Edward G Young, III

When my parents first got married, they had this grand dream to have four boys. After having two daughters, they were happy to simply have two vibrant, healthy children. Their dream of having at least one son; however, hadn’t been abandoned. They quickly conceived child number three, but the result of that pregnancy was not as storybook as the previous two. My mother suffered a miscarriage and the physical and emotional toll of the ordeal forced my parents take several years in between their next attempt.

After a few years had passed, they were ready and eager to try again, and conception was successful. The pregnancy was breezing along. When they went to determine the gender of the baby, they were delighted to hear that it was a boy. Tragedy struck once again. Unfortunately, when my mother went into early labor and my parent’s first-born son did not survive long after my mother gave birth. After this second devastating loss, doctor’s warned my parents that the risk of attempting to have another child would not only put the baby’s life in danger, but also my mother’s. Jointly, they decided that they would not let medical opinion dilute their faith or dictate their destiny.

They did not stop.

Less than two years after the loss of what would have been my older brother, I was conceived. To the surprise of my parent’s physician, the pregnancy had no complications from beginning until the end. It’s no surprise that my mother, a huge boxing fan, stayed up late the night before I was born bobbing and weaving while watching a Sugar Ray Leonard fight…solidifying the fact that I would enter the world swinging and never face a battle I wasn’t prepared for.

Fast-forwarded several years later…

“Is he dead?”

Everything went black, and I heard those words being whispered as my 22-year-old body laid motionless upon the ground. I sensed a flurry of individuals exit the room and as I opened my eyes up and stumbled to my feet my chapter brothers frantically rushed to my side.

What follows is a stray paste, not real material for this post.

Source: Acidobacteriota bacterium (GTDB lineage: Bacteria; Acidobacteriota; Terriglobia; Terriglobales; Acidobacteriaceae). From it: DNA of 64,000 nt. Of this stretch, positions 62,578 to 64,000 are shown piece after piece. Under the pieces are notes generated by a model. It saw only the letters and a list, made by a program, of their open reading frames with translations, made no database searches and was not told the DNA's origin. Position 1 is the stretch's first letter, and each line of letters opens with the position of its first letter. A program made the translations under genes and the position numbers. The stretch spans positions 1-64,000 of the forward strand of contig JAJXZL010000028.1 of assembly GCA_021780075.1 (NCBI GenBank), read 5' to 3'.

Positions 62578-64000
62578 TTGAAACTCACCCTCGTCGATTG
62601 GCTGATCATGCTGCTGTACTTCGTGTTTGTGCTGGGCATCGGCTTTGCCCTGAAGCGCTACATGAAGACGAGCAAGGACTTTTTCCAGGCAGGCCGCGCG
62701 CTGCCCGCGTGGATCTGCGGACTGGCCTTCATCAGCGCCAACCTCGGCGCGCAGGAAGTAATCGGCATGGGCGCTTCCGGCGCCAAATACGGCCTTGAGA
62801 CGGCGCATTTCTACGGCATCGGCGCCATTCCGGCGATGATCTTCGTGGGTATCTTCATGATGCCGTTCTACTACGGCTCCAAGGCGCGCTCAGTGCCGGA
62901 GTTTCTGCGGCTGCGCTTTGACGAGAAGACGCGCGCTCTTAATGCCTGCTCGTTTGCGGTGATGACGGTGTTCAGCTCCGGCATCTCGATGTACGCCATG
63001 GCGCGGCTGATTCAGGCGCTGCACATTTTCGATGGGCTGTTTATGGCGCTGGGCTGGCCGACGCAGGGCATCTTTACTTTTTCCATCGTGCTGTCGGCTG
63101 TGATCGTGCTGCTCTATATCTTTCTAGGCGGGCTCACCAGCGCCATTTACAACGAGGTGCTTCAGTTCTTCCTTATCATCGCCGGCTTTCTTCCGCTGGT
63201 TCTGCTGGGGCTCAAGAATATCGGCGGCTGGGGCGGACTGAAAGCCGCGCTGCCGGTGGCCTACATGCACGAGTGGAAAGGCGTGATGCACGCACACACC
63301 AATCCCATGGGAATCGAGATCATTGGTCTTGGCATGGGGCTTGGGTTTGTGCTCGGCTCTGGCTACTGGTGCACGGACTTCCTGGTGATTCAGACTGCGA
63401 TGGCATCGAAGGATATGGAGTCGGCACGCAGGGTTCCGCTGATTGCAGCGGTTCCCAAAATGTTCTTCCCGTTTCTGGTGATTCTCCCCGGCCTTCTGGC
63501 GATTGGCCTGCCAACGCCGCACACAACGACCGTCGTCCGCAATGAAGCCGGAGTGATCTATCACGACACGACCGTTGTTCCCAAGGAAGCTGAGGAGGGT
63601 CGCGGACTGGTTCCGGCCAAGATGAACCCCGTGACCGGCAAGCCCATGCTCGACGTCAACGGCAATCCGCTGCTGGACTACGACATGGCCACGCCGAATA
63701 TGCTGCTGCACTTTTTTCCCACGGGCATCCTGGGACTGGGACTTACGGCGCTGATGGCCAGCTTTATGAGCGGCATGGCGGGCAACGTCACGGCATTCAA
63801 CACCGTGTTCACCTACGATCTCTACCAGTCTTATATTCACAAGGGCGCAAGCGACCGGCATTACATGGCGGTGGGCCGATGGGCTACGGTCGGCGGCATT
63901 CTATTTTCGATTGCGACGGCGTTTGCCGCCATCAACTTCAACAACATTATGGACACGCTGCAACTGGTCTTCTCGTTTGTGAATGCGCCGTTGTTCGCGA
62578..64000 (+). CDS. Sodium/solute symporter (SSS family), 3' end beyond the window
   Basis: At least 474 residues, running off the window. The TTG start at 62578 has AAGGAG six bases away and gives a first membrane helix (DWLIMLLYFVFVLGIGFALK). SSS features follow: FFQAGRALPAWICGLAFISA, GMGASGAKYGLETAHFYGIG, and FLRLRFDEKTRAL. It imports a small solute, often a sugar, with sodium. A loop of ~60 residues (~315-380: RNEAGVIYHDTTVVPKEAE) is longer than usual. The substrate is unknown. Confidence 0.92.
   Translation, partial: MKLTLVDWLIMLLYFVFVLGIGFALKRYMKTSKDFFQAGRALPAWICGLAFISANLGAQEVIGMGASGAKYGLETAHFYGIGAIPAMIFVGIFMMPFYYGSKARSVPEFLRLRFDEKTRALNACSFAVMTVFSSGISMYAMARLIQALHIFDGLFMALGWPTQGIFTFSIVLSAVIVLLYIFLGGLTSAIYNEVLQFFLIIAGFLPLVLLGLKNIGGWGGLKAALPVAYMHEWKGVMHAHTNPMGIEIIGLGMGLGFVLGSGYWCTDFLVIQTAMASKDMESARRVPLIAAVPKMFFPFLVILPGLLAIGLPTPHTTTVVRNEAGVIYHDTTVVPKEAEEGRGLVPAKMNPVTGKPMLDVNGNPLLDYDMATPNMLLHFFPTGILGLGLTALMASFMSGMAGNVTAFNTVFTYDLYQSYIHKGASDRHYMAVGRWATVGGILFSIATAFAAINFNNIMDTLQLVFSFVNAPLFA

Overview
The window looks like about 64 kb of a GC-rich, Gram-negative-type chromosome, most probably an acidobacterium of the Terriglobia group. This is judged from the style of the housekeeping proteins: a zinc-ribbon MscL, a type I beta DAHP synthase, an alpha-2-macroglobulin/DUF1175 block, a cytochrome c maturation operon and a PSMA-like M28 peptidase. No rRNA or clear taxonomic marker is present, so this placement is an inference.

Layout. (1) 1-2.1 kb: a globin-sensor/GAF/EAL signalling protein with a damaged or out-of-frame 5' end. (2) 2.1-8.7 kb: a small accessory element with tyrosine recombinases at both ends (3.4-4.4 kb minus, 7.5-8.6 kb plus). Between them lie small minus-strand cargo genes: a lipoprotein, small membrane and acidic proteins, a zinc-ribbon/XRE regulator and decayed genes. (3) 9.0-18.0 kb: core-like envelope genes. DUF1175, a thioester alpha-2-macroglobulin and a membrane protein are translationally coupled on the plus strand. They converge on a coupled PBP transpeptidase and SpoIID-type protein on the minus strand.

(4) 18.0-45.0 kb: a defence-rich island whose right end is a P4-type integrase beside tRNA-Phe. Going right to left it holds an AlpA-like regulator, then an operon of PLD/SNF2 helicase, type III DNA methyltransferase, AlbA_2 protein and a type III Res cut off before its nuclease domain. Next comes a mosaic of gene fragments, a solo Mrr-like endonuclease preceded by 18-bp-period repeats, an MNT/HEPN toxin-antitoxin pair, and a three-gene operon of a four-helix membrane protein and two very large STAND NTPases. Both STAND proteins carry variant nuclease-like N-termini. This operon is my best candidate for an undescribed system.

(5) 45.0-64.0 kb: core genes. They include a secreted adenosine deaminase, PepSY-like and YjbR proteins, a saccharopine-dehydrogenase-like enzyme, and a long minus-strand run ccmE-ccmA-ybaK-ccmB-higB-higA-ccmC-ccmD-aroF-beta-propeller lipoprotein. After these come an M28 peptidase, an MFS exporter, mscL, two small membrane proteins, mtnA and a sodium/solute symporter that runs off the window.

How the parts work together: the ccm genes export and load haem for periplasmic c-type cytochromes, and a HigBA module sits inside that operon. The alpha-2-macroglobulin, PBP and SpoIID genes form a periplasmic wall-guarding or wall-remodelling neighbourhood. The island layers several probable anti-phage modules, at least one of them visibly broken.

“You alright?”
“What happened?”
“Who did this?”

They barraged me with questions involving the incident, but my pride produced the simple answer of: “Don’t worry about it, I’m all good.” I somehow navigated my way to my car and drove home. My attempts to sleep off the pain I felt were in vain as they only intensified my agony.

“Are you ok, son?” My father asked with concern as I attempted to watch television with him like nothing happened. Again, pride got the best of me and I told him I was okay. Ultimately, I finally broke down and asked him to take me to the hospital, just to be on the safe side. The car ride was a blur and upon arriving I told the medical staff I had a neck injury that I suspected was a deep sprain. They took me for X-rays and the minute the results of those X-rays returned is a moment I will never forget. First, they strapped me to a bed from head to toe. Then, they informed me that I had broken my neck in four different places and had I made one wrong move I could have been paralyzed for life. Lastly, I was told that they had to transfer me to a different hospital for emergency surgery.

Upon waking up after surgery, I was happy to be alive but I was confined to a bed. The surgeon told me that I may physically never again be the person I once was, but he was confident that I would eventually work my way back to a somewhat normal lifestyle. As I transitioned from bed-ridden, to wheelchair, to walker I did so with one thing constantly on my mind.

I can not stop. I will not stop.

That mentality fueled me to not only make a full recovery, but eventually comeback stronger than I was pre-injury. In life, we will always have moments where we want to give up and give in to defeat. But through those hard times when we stumble, it’s important to always say:

“I can not stop. I will not stop.”

Learn more about Edward and his programs at campuspeak.com/speaker/edward-young/